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heavy drain on battery

Discussion in 'Western Plows Discussion' started by thumpper, Dec 10, 2005.

  1. thumpper

    thumpper Junior Member
    Messages: 5

    :gunsfiring: Western 6' unit when the plow goes up or angles there is a heavy drain on the battery. The volt meter shows a 5-7 volt drop. I know there should be a draw but it seems alot.
  2. DJ Contracting

    DJ Contracting PlowSite.com Addict
    Messages: 1,392

    How old is the Electric lift motor, i had to change mine cause of a high drain.
  3. grotecguy

    grotecguy Senior Member
    Messages: 148

    Check your battery and pump motor connections.
    Dirty or corroded connections will have an affect on the voltage.
    Just a thought,
    Mark K
  4. paynter2

    paynter2 Member
    Messages: 41

    I had the same thing happen with a Meyers plow - I used to fry the battery when I opperated the plow. I went to a local guy who rebuilds electric motors, alternator, starters, etc., to get a 100amp alternator. He told me to replace the plow motor too.

    He said that when the motors go bad, they can draw as much as 100 amps when the plow hits the stops. I replaced both (the motor and alternator) and haven't had a problem since.

    FYI - I got the 100 amp alternator for $100 plus exchange. I thought that was pretty good... I don't remember what he charged me for the motor. I think it was about the same as prices on the web - but no shipping and I had it right away...
  5. Mick

    Mick PlowSite.com Veteran
    from Maine
    Messages: 5,546

    A plow motor puts a heavy load on any battery. That's why the "plow package" generally includes a bigger alternator. Plus, when you're operating the plow is generally when you're also having the biggest load anyway - Radio, Heater, Lights (including strobes or rotators) and maybe the sander. If your battery is dropping just for few seconds, then regaining full charge fairly quickly, I wouldn't worry about it until it is slow recovering. My half ton Dodge was like that and I plowed with it for four years.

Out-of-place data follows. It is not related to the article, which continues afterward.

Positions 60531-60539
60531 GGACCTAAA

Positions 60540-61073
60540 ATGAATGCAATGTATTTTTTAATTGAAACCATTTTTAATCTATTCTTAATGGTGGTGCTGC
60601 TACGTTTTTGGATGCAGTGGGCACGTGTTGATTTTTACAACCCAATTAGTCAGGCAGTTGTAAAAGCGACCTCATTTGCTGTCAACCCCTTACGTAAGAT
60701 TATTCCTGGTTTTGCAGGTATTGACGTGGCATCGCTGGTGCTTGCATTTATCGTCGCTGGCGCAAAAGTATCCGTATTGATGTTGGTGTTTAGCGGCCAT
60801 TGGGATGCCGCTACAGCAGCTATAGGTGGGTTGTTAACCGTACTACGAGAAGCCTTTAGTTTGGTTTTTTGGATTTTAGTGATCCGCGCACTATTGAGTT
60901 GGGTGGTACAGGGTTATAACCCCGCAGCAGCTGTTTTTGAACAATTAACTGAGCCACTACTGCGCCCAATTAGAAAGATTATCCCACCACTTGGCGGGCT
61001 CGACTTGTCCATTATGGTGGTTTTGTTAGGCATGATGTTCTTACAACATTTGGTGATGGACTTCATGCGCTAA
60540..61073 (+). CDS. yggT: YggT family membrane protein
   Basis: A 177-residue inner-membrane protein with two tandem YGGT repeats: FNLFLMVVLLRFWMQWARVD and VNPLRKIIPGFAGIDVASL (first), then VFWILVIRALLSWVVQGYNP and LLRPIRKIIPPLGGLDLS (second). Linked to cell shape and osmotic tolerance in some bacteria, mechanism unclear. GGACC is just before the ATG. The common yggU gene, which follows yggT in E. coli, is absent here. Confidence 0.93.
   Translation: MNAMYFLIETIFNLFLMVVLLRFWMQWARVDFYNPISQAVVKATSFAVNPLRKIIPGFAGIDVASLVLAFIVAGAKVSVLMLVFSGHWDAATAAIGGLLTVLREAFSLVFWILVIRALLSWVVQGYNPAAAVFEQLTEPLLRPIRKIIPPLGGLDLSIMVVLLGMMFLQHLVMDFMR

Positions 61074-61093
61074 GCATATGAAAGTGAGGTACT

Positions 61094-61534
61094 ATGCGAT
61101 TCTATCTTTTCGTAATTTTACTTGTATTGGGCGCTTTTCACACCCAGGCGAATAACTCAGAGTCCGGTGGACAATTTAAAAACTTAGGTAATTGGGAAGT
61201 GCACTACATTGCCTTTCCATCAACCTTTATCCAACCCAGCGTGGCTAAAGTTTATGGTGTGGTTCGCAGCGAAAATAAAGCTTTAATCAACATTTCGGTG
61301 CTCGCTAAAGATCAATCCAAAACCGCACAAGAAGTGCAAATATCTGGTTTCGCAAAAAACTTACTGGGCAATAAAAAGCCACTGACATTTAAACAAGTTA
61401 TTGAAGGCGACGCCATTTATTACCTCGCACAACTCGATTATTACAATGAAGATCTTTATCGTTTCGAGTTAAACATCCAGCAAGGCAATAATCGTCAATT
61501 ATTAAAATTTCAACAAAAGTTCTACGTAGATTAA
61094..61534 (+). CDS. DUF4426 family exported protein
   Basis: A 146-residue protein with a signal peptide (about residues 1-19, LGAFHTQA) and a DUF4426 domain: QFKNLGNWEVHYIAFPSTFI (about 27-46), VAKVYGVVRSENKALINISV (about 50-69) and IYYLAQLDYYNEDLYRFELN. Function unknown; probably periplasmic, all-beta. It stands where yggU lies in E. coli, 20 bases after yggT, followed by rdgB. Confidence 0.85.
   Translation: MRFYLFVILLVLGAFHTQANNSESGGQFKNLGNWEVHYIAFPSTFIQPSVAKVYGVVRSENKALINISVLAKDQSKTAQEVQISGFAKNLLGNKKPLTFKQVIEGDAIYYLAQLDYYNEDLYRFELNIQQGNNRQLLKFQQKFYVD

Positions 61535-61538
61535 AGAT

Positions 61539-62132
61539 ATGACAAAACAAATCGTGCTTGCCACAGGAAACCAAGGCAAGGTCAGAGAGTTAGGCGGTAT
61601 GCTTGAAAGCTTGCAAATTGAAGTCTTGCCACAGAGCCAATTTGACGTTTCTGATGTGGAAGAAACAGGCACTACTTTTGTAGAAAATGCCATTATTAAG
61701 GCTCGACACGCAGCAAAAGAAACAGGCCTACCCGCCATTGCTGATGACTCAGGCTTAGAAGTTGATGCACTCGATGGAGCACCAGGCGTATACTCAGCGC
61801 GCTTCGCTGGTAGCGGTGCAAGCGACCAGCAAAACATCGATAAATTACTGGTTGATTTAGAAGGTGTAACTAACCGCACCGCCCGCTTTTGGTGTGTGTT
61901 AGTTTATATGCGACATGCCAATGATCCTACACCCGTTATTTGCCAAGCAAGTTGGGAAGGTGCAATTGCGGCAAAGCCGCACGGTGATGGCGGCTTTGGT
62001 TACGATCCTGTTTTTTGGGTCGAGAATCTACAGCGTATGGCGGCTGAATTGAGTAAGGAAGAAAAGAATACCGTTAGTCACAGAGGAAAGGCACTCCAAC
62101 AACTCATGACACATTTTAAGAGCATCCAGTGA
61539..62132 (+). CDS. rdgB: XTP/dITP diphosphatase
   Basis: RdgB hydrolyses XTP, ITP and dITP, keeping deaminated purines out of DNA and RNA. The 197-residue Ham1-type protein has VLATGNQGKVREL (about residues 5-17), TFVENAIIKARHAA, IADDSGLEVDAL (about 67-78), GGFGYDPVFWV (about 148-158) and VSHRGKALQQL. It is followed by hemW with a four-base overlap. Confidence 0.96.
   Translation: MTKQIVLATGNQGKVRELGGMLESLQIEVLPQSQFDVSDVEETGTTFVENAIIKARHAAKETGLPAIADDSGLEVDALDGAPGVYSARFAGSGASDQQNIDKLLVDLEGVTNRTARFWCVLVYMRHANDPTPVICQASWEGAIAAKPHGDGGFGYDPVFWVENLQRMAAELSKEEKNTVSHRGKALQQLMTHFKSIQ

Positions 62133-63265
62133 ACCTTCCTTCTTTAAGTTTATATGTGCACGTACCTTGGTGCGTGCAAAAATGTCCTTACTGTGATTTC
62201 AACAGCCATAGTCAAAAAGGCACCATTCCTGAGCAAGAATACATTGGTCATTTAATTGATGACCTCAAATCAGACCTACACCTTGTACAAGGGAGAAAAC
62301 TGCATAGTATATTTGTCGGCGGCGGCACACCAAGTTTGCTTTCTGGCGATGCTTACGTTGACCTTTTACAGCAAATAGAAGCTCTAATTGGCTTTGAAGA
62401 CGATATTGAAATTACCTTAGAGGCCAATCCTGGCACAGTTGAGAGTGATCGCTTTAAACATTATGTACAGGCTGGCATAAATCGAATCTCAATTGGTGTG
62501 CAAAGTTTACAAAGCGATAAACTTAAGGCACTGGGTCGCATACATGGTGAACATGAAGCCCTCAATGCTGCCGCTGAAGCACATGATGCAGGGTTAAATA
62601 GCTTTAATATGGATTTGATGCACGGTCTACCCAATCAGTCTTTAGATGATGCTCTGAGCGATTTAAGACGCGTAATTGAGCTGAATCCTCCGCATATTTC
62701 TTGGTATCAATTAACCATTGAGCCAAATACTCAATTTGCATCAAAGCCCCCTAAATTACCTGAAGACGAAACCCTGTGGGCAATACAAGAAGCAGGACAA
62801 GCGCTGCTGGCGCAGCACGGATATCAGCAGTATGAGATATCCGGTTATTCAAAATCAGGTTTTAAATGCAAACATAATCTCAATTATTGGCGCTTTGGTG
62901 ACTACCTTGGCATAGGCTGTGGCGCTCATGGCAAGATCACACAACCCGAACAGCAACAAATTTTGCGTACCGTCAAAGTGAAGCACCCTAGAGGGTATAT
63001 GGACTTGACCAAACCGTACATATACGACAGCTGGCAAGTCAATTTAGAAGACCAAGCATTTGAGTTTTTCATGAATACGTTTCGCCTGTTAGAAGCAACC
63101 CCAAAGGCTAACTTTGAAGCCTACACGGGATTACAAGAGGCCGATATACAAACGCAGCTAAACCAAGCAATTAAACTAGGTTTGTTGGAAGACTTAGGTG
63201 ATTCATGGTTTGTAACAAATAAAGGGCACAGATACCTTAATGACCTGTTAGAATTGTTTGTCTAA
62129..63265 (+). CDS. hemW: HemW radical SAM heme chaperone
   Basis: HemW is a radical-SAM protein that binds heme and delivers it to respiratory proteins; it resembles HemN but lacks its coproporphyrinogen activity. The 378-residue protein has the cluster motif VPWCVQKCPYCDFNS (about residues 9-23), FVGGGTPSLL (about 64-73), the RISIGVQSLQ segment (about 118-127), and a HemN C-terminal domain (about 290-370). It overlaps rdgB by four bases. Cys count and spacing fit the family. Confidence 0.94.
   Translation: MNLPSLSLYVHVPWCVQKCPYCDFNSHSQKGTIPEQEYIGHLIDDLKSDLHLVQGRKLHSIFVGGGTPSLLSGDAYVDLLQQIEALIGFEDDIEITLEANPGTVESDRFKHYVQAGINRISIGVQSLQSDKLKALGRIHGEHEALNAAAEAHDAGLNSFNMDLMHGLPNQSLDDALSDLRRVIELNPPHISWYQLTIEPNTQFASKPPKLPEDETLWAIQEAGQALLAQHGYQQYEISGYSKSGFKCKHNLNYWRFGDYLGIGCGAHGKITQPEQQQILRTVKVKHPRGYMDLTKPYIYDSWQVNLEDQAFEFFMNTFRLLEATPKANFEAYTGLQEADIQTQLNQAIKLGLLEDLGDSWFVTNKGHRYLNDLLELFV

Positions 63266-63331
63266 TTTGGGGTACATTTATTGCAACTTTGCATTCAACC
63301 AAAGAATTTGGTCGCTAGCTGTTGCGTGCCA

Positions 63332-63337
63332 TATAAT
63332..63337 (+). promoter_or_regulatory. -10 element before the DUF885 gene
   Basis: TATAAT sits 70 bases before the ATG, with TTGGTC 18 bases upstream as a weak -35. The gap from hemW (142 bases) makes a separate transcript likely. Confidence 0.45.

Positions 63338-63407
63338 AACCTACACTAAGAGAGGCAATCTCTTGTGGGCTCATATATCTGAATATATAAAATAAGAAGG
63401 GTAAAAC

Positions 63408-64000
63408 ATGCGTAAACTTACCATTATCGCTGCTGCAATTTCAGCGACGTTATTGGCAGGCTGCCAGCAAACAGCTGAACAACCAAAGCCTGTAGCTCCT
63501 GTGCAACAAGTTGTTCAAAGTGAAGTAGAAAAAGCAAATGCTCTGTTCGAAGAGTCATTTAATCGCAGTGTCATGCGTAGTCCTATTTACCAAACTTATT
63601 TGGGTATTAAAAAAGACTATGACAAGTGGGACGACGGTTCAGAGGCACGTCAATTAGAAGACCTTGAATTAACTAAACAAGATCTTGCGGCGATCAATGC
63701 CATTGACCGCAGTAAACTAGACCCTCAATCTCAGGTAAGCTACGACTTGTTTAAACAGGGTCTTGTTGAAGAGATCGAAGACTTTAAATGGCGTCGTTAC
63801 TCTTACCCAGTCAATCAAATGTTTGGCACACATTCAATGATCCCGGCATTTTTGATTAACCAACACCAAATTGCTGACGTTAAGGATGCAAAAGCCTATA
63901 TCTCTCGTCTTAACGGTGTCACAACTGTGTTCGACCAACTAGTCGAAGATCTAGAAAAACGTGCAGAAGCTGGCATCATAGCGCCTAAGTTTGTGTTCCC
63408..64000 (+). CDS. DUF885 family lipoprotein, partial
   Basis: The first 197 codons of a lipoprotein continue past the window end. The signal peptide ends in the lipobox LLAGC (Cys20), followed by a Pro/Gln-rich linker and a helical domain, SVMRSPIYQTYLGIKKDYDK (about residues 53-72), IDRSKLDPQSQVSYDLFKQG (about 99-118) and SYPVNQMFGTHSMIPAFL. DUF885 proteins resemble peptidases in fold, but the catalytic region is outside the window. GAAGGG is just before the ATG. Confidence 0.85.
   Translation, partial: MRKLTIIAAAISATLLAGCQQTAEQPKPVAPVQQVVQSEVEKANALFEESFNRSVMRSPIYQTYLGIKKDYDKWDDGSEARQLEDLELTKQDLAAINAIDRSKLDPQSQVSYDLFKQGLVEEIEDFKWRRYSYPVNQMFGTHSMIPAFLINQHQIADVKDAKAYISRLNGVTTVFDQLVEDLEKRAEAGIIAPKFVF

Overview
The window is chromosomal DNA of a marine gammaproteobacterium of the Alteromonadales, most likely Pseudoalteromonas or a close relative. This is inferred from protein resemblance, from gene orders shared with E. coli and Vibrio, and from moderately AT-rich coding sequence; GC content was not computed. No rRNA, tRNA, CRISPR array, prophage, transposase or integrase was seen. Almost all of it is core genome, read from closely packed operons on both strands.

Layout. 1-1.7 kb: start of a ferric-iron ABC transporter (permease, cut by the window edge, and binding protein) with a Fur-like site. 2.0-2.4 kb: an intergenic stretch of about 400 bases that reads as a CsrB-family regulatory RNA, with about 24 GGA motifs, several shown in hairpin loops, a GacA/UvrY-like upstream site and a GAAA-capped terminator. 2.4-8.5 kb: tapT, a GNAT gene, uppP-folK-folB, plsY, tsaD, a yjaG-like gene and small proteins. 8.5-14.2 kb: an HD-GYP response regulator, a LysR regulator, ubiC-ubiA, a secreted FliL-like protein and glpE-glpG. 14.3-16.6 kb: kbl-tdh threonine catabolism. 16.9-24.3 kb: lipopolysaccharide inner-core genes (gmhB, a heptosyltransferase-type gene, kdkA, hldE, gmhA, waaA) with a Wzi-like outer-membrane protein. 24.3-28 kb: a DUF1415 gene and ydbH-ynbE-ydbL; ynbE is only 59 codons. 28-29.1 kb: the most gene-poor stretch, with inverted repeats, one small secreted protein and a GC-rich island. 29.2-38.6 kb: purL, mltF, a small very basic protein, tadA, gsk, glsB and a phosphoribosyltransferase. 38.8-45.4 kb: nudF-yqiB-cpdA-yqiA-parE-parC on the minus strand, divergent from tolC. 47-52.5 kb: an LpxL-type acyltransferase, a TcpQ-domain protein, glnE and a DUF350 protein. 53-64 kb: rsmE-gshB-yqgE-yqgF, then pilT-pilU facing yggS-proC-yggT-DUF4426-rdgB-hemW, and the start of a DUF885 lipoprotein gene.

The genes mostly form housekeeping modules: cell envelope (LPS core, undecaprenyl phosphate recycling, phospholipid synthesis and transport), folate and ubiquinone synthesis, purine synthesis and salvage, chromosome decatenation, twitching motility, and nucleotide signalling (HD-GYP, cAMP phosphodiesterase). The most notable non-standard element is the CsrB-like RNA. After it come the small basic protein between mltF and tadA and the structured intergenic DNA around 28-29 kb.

For those who may not know - Let off the plow once it's reached it's full angle or lift. Continuing to hold it once its reached the end causes plow motor failure and an even greater load on the battery, causing early failure. Likewise, if the snow load on the plow keeps it from reaching the stops and you hold it trying to "power" it to full angle, this will lead to seal damage. Better to back off and get a smaller bite. Or, if you're windrowing, back off, take it to full angle and try again.
  6. streetsurfin'

    streetsurfin' Senior Member
    Messages: 770

    I realize this is a while since you posted this, and you likely have it taken care of. My first guess was worn plow motor. You may notice it getting noisier and rougher when operated if the bushings are going in it. And it may draw enough current to actually melt the case of the solenoid where the cable attaches, if it is the plastic one. So you may need to change that too if the motor is bad.